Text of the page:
Rating ★★★ Alibi, Tuesdays, 9pm, from 15 February
The modern-day obsession with gory forensics and series such as CSI
and the UK's Silent Witness
is filtered into a late-Victorian makeover for Murdoch Mysteries
. The setting is Toronto and William Murdoch, played by Yannick Bisson, is a pioneer in the then new detective sciences, but apart from these features this routine police procedural breaks little new ground.
In fact, it's so familiar as the type of standard crime show and TV movie mystery you see on Sunday afternoons that, if the lab scenes were toned down a bit, it could have been made any time in the last 40 years. But if you like decent, gentle costume mysteries, then this is a fair cop.
What's new at the start of series four is that Murdoch's love interest, pathologist Dr Julia Ogden (Hélène Joy), has cleared off to Buffalo and a new job. Body hacked to pieces
In spectacularly brusque recap, she tells puppy-dog faced Murdoch, 'It's clear to me how much you want a family. But my abortion left me sterile.' How about that for getting to the point. She's on the train before gormless Murdoch can summon the words, Don't go. However, my crystal ball (aka the Alibi website) tells me she will crop up again during this series.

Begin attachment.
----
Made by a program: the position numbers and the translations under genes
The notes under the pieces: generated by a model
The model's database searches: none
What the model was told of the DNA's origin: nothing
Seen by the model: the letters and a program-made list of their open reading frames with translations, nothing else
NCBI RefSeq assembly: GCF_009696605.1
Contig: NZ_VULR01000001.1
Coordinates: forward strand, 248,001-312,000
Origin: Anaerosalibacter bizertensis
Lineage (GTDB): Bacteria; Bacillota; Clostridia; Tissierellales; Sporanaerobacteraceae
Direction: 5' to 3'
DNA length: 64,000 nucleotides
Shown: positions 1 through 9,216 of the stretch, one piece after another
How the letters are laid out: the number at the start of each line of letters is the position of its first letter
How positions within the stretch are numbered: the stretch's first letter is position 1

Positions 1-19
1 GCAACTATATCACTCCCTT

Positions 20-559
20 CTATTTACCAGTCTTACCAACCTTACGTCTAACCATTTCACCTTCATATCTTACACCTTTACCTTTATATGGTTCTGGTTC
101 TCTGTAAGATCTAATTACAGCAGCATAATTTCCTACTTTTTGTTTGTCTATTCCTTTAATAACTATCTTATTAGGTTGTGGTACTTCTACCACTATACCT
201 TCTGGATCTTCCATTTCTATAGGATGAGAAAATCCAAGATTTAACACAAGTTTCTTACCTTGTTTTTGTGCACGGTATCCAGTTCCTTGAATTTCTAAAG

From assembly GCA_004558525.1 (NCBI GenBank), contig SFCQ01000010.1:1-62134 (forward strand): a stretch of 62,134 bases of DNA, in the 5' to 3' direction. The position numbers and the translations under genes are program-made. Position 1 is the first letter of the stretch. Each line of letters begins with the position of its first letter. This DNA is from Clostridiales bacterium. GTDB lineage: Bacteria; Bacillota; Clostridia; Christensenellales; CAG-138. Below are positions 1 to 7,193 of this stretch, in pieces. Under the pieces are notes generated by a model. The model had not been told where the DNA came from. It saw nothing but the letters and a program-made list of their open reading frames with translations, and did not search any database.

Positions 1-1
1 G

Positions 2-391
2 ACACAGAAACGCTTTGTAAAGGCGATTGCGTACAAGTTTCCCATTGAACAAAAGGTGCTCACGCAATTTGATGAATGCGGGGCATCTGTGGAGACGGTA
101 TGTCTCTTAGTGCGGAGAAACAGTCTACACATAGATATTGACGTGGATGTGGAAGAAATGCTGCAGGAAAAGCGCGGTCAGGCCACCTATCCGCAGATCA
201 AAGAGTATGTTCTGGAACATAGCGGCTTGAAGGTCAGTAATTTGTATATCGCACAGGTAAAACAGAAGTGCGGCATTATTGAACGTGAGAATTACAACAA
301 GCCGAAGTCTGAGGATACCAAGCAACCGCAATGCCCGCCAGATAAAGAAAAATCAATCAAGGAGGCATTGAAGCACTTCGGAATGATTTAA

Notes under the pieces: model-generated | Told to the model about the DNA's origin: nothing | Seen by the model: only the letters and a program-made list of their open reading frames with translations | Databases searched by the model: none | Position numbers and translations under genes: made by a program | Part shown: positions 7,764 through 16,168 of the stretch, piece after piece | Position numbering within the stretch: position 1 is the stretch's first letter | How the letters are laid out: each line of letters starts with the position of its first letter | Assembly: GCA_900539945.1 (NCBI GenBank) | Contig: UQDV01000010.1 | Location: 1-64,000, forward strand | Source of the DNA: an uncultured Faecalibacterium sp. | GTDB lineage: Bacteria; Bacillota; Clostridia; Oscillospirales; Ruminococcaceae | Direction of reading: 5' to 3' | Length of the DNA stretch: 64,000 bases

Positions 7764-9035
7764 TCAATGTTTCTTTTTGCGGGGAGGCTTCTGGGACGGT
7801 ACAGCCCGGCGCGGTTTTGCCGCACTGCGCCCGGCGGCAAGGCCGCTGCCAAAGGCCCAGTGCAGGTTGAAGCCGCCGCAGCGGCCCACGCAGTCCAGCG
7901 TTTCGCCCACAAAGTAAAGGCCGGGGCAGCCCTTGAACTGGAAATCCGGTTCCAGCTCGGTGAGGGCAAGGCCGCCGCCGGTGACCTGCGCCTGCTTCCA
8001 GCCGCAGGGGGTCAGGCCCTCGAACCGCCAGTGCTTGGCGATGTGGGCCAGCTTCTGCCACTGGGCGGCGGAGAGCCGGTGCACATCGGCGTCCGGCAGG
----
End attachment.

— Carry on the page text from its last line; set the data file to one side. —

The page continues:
Anyway, there's no lady action for the detective as the first grisly case of the series comes Murdoch's way, that of a body hacked to pieces, set in concrete and left by the Don River. Instead, Murdoch has a new male colleague to rub along with – the ill-tempered Dr Francis (Paul Rhys, seen recently in the BBC's Luther), newly arrived from Scotland Yard.
The new coroner insists the body parts are from one victim. Murdoch secretly sends Dr Ogden some of the evidence, and she says there are three victims and most likely one killer. The victims turn out to be an unknown man with gout, a syphilitic ex-con, and Duncan Burnside, Toronto's citizen of the year. So, Murdoch must work out what connects them.
Some familiar faces from UK television will appear during this series in addition to Paul Rhys, including Lisa Faulkner (New Street Law
) and Simon Williams (Upstairs Downstairs
It's a shame that Yannick Bisson as Murdoch is such a blank page, who – à la Roger Moore – tends to express himself with one eyebrow. When you're acted off the screen by a former Coronation Street
regular (another Brit, Thomas Craig, as Murdoch's boss, Insp Brackenreid), then you know a bit more effort is needed.